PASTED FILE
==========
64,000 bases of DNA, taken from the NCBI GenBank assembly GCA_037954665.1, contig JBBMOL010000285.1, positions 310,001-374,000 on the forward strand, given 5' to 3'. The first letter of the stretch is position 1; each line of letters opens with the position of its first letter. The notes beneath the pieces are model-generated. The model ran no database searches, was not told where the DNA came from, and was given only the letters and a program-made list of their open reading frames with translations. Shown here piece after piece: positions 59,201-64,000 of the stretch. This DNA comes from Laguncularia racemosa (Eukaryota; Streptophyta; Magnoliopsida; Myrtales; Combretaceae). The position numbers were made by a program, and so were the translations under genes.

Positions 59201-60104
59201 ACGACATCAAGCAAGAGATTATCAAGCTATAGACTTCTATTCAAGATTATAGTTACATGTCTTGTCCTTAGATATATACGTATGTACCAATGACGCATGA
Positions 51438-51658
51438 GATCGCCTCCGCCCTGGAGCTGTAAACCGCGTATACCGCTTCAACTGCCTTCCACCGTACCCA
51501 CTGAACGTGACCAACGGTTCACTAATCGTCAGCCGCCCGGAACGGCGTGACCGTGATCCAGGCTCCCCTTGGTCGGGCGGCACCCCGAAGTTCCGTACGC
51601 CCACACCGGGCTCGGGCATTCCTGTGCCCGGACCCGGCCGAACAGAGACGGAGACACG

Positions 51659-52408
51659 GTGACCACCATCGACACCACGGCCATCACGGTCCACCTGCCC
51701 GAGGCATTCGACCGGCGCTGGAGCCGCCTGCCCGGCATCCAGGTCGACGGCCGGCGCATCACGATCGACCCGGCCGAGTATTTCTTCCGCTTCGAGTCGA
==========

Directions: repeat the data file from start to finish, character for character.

64,000 bases of DNA, taken from the NCBI GenBank assembly GCA_037954665.1, contig JBBMOL010000285.1, positions 310,001-374,000 on the forward strand, given 5' to 3'. The first letter of the stretch is position 1; each line of letters opens with the position of its first letter. The notes beneath the pieces are model-generated. The model ran no database searches, was not told where the DNA came from, and was given only the letters and a program-made list of their open reading frames with translations. Shown here piece after piece: positions 59,201-64,000 of the stretch. This DNA comes from Laguncularia racemosa (Eukaryota; Streptophyta; Magnoliopsida; Myrtales; Combretaceae). The position numbers were made by a program, and so were the translations under genes.

Positions 59201-60104
59201 ACGACATCAAGCAAGAGATTATCAAGCTATAGACTTCTATTCAAGATTATAGTTACATGTCTTGTCCTTAGATATATACGTATGTACCAATGACGCATGA
Positions 51438-51658
51438 GATCGCCTCCGCCCTGGAGCTGTAAACCGCGTATACCGCTTCAACTGCCTTCCACCGTACCCA
51501 CTGAACGTGACCAACGGTTCACTAATCGTCAGCCGCCCGGAACGGCGTGACCGTGATCCAGGCTCCCCTTGGTCGGGCGGCACCCCGAAGTTCCGTACGC
51601 CCACACCGGGCTCGGGCATTCCTGTGCCCGGACCCGGCCGAACAGAGACGGAGACACG

Positions 51659-52408
51659 GTGACCACCATCGACACCACGGCCATCACGGTCCACCTGCCC
51701 GAGGCATTCGACCGGCGCTGGAGCCGCCTGCCCGGCATCCAGGTCGACGGCCGGCGCATCACGATCGACCCGGCCGAGTATTTCTTCCGCTTCGAGTCGA